You might be wondering why we are discussing Valentine’s Day when it’s supposed to be about working in Japan. Truth is, as many events in Japan, even this holiday is somehow linked to work.
In the West, it’s a day for giving your lover or partner a gift and showing your love. In Japan, when we think of Valentine’s Day, we think of three things: chocolate, from women to men (and not the other way round) and making a receiver’s list.
How Valentine’s Day was localized in Japan
Valentine’s Day is just one example of how Western traditions have adapted to existing Japanese codes and have become part of the culture.
Post War Japan was hungry for Western ideas. In the case of Valentine’s Day, it didn’t only represent an individualistic ideal (as opposed to community ideals, where the good of the group prevails over the individual) but also the western idea of romantic love (rennai kekkon – love marriage – as opposed to miai kekkon – arranged marriage).
Confessing your feelings for someone (hokuhaku) was considered a radical act and taboo. Valentine’s Day translated into the day it was acceptable for women to take a risk and confess their feelings.
How it started
A Japanese chocolate maker, Mary Chocolate, learned about how Valentine’s Day was celebrated in the West, about the chocolates, the cards, and the flowers, and saw a great business opportunity.
When trying it out in Japan, the first reaction from the public wasn’t great, but they didn’t give up: Japanese chocolate brands joined forces with famous department stores and it increasingly gained in popularity.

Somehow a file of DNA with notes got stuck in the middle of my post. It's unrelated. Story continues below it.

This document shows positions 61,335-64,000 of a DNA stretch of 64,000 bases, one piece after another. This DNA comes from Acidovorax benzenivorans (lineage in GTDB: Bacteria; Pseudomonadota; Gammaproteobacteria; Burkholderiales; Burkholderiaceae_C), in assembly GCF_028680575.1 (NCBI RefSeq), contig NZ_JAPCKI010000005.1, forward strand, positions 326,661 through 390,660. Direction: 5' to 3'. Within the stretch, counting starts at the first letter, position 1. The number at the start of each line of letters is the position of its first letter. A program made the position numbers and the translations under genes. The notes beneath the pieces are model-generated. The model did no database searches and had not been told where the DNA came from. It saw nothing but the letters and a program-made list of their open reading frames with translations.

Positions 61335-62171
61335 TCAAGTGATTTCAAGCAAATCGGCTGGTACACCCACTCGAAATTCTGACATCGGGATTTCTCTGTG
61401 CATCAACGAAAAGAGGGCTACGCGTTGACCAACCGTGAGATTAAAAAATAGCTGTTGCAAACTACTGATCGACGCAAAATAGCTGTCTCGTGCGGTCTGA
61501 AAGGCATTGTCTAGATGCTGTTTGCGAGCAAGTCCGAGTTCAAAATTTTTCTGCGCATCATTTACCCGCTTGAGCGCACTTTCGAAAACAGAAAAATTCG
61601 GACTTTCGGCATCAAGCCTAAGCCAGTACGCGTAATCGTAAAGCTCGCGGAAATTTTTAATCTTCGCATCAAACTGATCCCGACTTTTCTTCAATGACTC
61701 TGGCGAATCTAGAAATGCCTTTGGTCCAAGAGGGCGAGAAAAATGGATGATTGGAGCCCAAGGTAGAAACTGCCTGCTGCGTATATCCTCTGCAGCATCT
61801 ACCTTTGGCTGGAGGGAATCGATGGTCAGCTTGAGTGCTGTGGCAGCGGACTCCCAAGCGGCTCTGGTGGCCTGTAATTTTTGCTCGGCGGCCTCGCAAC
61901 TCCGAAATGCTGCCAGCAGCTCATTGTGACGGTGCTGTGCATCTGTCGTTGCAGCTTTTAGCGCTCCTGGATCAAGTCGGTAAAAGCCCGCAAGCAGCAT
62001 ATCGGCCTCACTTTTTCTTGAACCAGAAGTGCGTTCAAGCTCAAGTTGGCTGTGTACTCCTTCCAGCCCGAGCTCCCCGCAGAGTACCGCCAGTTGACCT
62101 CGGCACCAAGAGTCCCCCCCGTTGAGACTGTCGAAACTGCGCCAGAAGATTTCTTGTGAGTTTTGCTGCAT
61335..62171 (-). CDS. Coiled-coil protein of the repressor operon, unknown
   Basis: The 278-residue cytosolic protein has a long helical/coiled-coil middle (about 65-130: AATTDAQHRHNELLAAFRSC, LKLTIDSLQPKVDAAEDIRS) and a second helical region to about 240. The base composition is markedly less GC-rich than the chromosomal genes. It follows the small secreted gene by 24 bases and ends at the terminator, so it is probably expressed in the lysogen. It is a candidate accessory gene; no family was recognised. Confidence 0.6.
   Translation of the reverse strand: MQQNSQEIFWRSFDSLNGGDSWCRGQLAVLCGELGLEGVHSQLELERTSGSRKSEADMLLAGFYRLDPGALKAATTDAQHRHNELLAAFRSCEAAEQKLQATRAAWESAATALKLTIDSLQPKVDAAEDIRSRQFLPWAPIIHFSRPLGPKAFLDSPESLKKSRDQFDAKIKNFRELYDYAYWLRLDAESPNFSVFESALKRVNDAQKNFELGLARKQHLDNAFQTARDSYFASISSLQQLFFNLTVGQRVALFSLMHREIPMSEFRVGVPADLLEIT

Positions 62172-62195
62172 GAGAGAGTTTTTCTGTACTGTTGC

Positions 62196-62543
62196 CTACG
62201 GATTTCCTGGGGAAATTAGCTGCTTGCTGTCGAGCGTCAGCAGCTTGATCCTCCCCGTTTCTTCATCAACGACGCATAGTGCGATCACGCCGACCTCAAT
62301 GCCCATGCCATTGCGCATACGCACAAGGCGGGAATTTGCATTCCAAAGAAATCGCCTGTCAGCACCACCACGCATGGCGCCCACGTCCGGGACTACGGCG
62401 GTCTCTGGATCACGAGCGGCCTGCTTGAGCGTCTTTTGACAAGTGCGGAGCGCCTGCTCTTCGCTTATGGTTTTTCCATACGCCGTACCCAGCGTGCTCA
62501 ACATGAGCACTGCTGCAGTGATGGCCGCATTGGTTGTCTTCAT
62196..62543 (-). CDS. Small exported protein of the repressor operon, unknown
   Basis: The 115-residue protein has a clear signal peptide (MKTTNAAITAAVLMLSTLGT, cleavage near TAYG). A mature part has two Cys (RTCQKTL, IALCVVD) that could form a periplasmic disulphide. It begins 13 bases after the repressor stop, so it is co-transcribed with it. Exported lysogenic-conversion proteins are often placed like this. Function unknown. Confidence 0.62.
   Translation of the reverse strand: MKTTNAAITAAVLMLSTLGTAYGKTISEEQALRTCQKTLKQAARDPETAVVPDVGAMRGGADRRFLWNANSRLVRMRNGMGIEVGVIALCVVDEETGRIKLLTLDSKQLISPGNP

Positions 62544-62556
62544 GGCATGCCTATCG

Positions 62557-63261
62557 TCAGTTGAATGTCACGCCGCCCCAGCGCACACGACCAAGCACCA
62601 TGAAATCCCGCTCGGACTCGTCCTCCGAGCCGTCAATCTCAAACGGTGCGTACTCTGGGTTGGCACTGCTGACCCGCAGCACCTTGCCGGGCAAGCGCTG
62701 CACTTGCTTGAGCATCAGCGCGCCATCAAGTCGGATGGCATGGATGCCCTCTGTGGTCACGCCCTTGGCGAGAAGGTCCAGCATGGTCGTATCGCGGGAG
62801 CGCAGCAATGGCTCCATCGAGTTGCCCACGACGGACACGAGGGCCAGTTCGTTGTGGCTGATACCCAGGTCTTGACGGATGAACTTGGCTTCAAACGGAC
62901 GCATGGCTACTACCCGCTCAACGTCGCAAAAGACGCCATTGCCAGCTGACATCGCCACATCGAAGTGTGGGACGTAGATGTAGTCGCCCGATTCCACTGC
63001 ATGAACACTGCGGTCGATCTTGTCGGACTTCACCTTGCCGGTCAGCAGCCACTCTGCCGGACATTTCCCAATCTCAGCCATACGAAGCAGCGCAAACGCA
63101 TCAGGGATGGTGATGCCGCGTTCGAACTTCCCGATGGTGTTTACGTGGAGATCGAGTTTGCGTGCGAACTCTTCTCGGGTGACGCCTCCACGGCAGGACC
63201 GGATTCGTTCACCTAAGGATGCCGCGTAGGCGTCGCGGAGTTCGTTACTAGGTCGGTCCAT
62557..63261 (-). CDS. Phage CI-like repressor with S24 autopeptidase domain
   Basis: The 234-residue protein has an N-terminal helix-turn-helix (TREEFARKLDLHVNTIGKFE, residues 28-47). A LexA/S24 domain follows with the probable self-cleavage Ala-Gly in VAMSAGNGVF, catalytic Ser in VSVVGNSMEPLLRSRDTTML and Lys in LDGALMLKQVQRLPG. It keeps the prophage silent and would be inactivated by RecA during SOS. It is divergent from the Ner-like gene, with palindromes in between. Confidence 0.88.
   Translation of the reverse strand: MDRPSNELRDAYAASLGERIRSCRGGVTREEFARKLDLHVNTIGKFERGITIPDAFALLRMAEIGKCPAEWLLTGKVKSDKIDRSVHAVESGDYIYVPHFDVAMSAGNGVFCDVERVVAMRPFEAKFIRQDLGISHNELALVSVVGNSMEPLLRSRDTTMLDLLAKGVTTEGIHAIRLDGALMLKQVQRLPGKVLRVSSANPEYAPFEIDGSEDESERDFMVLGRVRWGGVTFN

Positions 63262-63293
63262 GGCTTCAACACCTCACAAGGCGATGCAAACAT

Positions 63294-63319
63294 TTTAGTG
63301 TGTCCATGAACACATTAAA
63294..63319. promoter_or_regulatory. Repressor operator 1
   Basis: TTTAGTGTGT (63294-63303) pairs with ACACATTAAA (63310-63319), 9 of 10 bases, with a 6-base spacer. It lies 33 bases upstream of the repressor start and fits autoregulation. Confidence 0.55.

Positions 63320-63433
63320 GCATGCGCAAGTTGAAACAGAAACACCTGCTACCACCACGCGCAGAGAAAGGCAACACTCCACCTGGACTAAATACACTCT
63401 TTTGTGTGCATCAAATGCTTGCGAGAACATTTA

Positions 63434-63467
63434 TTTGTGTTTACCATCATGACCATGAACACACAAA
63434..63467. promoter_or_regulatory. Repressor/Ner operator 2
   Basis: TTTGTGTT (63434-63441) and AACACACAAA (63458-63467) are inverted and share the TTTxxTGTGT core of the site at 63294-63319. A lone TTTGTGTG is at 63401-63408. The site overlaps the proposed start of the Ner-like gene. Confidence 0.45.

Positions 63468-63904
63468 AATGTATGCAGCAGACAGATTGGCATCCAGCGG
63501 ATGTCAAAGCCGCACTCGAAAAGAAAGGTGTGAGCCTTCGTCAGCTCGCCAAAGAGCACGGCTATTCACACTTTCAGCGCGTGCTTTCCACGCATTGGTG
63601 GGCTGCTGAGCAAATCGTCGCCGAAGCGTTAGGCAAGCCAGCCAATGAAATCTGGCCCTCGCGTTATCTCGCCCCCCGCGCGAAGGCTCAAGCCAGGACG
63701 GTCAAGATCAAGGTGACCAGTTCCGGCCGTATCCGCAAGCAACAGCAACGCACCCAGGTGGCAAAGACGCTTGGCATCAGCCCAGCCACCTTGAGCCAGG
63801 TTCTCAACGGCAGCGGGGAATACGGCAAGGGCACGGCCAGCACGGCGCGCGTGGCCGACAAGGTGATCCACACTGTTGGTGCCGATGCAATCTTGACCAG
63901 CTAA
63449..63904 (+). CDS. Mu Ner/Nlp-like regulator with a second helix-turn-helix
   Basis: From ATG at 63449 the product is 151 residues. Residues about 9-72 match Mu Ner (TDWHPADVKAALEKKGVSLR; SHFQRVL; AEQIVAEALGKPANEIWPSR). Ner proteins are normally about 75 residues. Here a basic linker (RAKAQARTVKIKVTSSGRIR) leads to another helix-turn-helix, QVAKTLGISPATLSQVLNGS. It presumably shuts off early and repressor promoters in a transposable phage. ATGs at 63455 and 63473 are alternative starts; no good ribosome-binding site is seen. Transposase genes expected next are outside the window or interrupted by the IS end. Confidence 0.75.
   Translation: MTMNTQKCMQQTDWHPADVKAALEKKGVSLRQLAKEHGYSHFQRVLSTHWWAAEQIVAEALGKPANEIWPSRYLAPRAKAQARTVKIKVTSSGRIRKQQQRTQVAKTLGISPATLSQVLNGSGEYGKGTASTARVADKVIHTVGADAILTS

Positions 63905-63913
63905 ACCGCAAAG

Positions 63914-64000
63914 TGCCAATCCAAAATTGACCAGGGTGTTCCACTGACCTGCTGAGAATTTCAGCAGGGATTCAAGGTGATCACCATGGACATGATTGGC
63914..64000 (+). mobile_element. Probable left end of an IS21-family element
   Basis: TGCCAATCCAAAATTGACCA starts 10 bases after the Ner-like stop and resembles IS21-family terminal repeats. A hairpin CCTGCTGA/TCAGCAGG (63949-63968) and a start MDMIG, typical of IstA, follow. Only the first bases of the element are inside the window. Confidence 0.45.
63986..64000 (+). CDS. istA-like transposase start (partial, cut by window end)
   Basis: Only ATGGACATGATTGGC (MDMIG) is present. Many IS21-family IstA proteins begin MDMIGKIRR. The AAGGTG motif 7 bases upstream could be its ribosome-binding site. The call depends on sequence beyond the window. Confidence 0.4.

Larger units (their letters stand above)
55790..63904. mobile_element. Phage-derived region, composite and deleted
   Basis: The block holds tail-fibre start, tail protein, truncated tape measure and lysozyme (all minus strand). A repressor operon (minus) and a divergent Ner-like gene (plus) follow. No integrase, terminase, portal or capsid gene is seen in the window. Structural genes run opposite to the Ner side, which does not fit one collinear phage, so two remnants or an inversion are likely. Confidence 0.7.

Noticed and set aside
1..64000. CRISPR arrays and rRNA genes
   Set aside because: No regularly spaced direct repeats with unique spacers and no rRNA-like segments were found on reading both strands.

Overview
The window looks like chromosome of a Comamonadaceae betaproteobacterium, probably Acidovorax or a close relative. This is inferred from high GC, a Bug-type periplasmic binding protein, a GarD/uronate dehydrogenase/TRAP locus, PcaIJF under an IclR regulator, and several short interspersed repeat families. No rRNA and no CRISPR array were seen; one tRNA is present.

You can see in ads that initially there was some confusion as to whom to give the chocolates. Some department stores would say, lovers, mothers, admired teachers, women only. Others would suggest women give chocolates to men, as Mary Chocolate did. The only clear idea was that it should be about chocolate.
By the 70’s, they had decided that it exclusively for women to give to men, in part due to the fact that Japanese women have traditionally been the buyers of sweets and were, therefore, the more obvious target of these ads.
We can agree that chocolate makers’ believed it was a great business opportunity, but it also affected the way women and men interacted.
Making lists: giri choco
Of course, Valentine’s Day found its way into the Japanese office. Women do not only give chocolates to their lovers or partners (what is called honmei choco), they will also distribute some to the men in their offices (giri choco). Giri choco translates to obligation chocolate, where no romantic feelings are involved. These chocolates are meant for colleagues, bosses and male friends and are understood as an expression of gratitude.
Now, what about men giving to women? On White Day, exactly one month after Valentine’s Day, men are supposed to give return gifts to women who offered them chocolate, and usually spending twice the price.
Giving chocolates to colleagues and bosses seemed like contributing in creating a harmonious working environment. It is also a legitimate way of showing approval or grievance, during one day. But for some, this is more of an additional burden to think of at work and somewhat unsettling.
Some women find themselves buying chocolate because they feel they are expected to and worry about appearing even-handed by buying something for everyone. In response to this, some managers publicly encourage women to not buy any giri choco. Also, this year, Godiva, the Belgian chocolate maker, ran a full-page ad in one of the most popular financial publication calling women to stop buying giri choco.
At WOVN.io, we don’t really celebrate Valentine’s Day. We’ll be adding a little Valentine touch to our Lunar New Year party this Friday. No hassle 😉
Working in Japan is a monthly series delivered by WOVN.io where we discuss surprising workplace customs. For comments or questions, please contact us here.